April 29, 1925 – November 29, 2019
Nancy Elizabeth Weber Boggess passed away peacefully at her home in Boulder Colorado on November 29, 2019. Nancy Boggess was born on April 29, 1925 in Philadelphia Pennsylvania and was raised by her parents, Edward Weber and Irene Deeds Weber in Upper Darby Pennsylvania. She is survived by her husband of 67 years, Albert Boggess III and her three children, Albert Boggess IV, Edward Deeds Boggess, and Amenda Boggess Stanley. In addition, she has multiple grandchildren and great grandchildren. Throughout her long life, she was a loving wife and mother and her extraordinarily positive and friendly outlook on life, and her boundless energy touched everyone she met. Nancy Boggess also had an extraordinary career as an astrophysicist. She received her Bachelors Degree in mathematics and music from Wheaton College in Massachusetts and a Masters Degree in mathematics from Wellesley College. She went on to earn her Ph.D. in astronomy from the University of Michigan where she met her husband, Albert. She then joined NASA as an astronomer and played a key role in many NASA projects. In particular, she helped develop and launch the Infrared Astronomical Satellite (IRAS) which mapped the entire night sky in the infrared spectrum. She was also part of the team of scientists who developed the Cosmic Background Explorer (COBE) which eventually led to a Nobel Prize for John Mather in Physics in 2006 for precise measurements of the cosmic microwave background radiation that was left over from the Big Bang. After retiring from NASA in 1993, Nancy and Albert traveled the world to pursue their hobby in bird watching. Together, they documented observations of over 8000 species of birds. Nancy will be forever missed by her family. In lieu of flowers or other gifts, please make a donation to a charity of your choice.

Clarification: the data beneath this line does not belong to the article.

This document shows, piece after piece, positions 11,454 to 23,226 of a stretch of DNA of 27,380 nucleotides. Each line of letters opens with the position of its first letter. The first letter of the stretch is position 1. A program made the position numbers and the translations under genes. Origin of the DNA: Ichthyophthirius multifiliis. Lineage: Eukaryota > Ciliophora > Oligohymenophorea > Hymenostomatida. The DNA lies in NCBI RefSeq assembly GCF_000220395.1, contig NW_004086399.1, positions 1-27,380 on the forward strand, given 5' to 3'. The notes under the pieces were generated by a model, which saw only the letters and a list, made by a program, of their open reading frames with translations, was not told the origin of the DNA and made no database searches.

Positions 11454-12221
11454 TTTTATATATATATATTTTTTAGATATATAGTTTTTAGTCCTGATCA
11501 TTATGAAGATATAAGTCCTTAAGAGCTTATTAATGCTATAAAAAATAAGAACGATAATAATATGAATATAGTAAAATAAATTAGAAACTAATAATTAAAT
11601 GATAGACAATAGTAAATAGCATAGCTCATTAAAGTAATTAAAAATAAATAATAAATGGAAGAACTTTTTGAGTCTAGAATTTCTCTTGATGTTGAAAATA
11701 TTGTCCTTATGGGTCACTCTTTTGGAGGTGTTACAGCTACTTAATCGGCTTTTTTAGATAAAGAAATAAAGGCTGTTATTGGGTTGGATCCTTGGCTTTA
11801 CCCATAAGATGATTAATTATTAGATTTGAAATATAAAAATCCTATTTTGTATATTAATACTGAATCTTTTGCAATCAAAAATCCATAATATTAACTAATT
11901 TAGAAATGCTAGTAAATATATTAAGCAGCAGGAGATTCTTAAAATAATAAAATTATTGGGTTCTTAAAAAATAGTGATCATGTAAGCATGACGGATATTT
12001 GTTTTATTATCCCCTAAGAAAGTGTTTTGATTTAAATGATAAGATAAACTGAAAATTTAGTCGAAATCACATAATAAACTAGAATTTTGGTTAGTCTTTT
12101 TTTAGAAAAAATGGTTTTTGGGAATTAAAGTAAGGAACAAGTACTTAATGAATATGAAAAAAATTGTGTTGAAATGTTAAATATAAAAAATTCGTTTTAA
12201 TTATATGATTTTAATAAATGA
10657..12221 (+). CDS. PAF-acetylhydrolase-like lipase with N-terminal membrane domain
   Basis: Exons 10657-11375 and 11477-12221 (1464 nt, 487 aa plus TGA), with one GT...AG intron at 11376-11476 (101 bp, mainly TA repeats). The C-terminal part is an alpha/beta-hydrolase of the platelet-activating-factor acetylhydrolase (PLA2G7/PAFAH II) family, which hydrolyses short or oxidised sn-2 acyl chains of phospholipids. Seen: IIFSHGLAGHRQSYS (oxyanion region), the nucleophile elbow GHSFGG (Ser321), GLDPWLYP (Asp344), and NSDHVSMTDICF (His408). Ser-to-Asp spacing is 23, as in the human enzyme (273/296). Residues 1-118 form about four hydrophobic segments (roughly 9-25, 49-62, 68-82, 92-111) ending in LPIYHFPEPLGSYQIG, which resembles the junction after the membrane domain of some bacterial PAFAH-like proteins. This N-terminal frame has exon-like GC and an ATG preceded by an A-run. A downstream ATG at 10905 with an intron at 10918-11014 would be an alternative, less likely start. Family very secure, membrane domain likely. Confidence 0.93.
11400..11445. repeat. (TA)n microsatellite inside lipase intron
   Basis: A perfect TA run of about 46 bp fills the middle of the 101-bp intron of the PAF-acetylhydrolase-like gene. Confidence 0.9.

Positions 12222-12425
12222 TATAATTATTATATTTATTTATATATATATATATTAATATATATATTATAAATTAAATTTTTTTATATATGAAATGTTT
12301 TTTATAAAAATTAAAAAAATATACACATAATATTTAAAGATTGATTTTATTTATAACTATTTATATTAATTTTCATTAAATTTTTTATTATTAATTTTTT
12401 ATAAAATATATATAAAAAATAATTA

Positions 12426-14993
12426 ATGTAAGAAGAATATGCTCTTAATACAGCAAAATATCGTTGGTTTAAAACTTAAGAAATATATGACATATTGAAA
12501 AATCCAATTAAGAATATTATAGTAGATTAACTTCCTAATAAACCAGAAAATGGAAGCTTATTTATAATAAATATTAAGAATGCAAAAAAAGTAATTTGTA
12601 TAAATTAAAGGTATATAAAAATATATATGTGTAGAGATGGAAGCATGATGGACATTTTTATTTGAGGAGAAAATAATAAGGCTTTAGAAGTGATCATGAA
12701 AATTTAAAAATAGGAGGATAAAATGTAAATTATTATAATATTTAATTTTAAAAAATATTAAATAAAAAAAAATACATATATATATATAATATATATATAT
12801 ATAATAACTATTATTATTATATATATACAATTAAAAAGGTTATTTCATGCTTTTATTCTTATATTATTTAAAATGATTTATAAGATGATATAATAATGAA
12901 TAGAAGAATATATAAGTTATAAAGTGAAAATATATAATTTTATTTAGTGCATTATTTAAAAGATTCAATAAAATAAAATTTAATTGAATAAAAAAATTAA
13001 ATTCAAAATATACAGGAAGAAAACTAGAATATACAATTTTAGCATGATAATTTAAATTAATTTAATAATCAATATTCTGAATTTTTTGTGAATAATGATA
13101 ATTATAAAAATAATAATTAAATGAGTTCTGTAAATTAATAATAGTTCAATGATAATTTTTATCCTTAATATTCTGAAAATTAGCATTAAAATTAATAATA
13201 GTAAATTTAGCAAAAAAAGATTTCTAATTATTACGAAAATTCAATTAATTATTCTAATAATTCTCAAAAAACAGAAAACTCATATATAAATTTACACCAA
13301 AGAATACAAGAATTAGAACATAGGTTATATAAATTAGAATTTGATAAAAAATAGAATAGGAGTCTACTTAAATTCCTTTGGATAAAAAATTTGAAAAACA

No services are scheduled at this time. Receive a notification when services are updated.
December 7, 2019
Nancy Boggess was a remarkable person to be remembered by all of us who love science. She had excellent taste in the projects that interested her. They were mostly in the critical place where astronomy intersected with fundamental ideas in physics and cosmology. She almost single handedly brought studies of the large scale universe into the NASA program. Her energy and persistence made infra red astronomy part of the NASA science program. Yet, she did it all with good humor and grace. The world could use more Nancys. I will miss her.